By Achieve Australia Writer and Researcher, Fi Bridger

9 October 2023

The term ‘body image’ has been talked about for years – in fact the term was first coined in 1935. Body image refers to a person’s thoughts and feelings about their body, particularly how it looks. It’s unfortunate to say, but most people have a negative view of their body.

When I was researching ‘body positivity’, I saw an episode of Australian Story – “The Skin you’re in” featuring Taryn Brumfitt and I was moved. The episode told Taryn’s journey to self-love and how she ended up opening a business promoting body positivity to help other women to love their bodies.

We see photos of when Taryn was in peak fitness and “beauty” as a body builder but hear how still found flaws with her body. In fact, she hated her body.

Hearing about this and how she was inspired to open her business to help women love their body made for a captivating documentary. Taryn wants to teach every woman to love themselves and their bodies.


In the new movie “Barbie”, even as the epitome of women’s beauty, shapes and sizes is on display, Barbie advocates for healthy body image and encourages young women to love their bodies no matter what shape or size they are.

I have learnt that pop culture, social media, magazines and society make young women feel insecure. And that their bodies need to fit certain parameters otherwise they are considered ‘average’ or even ‘ugly’.

Images of the perfect body and the ageless face are poured into our consciousness each day through advertising and influencers. The rise in popularity of plastic surgery is a manifestation of this. And if healthy, young women are struggling with body image, you can only imagine how disabled women like me feel.

Studies have found that people with disabilities face unique challenges with their body image and healthy outlook. People with disabilities don't fit the beauty mould. They find it difficult to accept their bodies. Also, many times society lets us know we are different.

The view from here

My personal journey through body image to loving myself remains a work in progress. As a teenager, and in my early 20’s, I hated my body and I hated having a disability. I felt strongly that I was very different to all the other people who don't have a disability.

However, through my other achievements and accomplishments, I realised having a disability doesn’t define who I am. I am learning to accept my disability and my unique body, but, as I wrote above, I am a work in progress.

I go to the gym twice a week. I have my monthly session with my psychologist to work through my traumas. I keep myself busy with work and volunteering to be a valuable part of society.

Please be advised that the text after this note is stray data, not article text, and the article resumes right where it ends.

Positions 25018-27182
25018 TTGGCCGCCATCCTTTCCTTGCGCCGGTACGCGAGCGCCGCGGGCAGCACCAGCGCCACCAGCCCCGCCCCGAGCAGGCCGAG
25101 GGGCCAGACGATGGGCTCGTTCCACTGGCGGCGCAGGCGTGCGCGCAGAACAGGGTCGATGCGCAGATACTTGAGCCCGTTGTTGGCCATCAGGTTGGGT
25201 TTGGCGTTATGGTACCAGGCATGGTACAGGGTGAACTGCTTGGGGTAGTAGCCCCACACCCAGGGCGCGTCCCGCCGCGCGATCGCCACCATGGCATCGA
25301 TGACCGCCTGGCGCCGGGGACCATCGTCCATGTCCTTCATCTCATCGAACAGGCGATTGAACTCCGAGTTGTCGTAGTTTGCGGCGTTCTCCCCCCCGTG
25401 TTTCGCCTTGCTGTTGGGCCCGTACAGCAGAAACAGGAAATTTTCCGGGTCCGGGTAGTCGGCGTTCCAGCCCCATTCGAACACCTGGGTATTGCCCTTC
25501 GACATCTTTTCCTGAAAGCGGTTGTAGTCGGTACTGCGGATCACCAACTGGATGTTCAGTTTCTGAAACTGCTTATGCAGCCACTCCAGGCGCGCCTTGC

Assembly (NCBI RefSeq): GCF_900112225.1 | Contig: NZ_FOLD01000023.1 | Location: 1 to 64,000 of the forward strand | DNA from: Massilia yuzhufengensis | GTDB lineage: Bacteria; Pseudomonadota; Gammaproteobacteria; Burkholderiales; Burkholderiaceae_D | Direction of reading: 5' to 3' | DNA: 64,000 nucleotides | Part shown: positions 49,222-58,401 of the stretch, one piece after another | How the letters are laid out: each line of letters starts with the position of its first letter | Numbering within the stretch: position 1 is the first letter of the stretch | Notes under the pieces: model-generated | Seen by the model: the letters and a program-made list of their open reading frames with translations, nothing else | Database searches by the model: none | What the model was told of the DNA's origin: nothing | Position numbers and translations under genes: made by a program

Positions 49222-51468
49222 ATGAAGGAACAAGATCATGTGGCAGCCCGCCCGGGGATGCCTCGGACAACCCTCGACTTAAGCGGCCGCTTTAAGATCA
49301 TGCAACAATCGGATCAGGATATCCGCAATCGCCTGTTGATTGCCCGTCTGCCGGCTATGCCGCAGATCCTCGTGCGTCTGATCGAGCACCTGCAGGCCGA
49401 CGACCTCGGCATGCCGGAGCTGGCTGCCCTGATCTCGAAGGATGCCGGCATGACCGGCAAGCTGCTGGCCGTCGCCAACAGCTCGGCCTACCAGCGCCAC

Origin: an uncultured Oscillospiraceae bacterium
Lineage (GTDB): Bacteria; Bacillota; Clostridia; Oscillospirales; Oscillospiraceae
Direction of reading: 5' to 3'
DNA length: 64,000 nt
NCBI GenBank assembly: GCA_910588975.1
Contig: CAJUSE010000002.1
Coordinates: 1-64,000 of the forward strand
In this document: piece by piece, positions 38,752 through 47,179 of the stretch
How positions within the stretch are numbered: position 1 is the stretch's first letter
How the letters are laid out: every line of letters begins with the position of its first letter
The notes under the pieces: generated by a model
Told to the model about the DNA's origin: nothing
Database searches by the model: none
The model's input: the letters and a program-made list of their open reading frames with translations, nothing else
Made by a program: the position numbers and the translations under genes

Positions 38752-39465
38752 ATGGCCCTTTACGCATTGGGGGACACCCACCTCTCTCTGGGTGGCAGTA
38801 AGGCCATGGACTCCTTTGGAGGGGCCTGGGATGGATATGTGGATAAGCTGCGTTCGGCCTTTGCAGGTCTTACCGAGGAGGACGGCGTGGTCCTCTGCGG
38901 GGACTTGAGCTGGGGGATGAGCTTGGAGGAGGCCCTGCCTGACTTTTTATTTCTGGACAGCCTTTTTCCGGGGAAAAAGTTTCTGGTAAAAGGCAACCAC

Yet when I try to go on a date or get rejected on a dating app because of my disability, it hurts and the voices in my head return. Some days I still hate my disability because I think to myself ‘who will ever love me?’

My body can’t do what I want it to do and it’s darn frustrating. I get so angry at my body, as when I tell it to walk it doesn’t and when I tell it to eat, it says, “Okay, but this will take forever”.

I need people to help me do the most basic things. I’d love to go to the bathroom by myself or just be able to brush my own hair. At times I feel embarrassed and like a burden!

All these things add up to make me feel, “what the heck is wrong with me? Why can’t my body do all the things I want or need it to do?”

Of course, this leaves me feeling very upset that I can’t do things myself. My support team are pretty great and understanding but I still get upset about life not being very fair and annoyed that I need people around to support me.

Not being able to do the things I’d like to be able to do independently leads me to feel a lot of self-doubt. I get anxious that I will never find someone to love me. That no one will be able to look beyond my disability to see me for who I truly am.

I feel that people just see my disability first. This makes me feel so distressed. I see all my friends getting married and having children and it makes me realise that I may never get this chance. It’s a very harsh reality that this is a part of my life and there is nothing that I can do about it.

Finding space to work through my feelings

There are a lot of positives in my life such as my beautiful dog Ollie who loves me unconditionally. However, having him doesn’t remove the pain or emptiness that I feel when I think about not having a partner.

I know that self-love and body acceptance is a journey, I am far from perfect. I believe that sometimes just sitting in the sadness is the best way to process difficult emotions, although I try not to dwell on negative thoughts too long.

I accept the road is long and this journey will at times be hard, but I hope you’ll join me and find peace and love within yourself.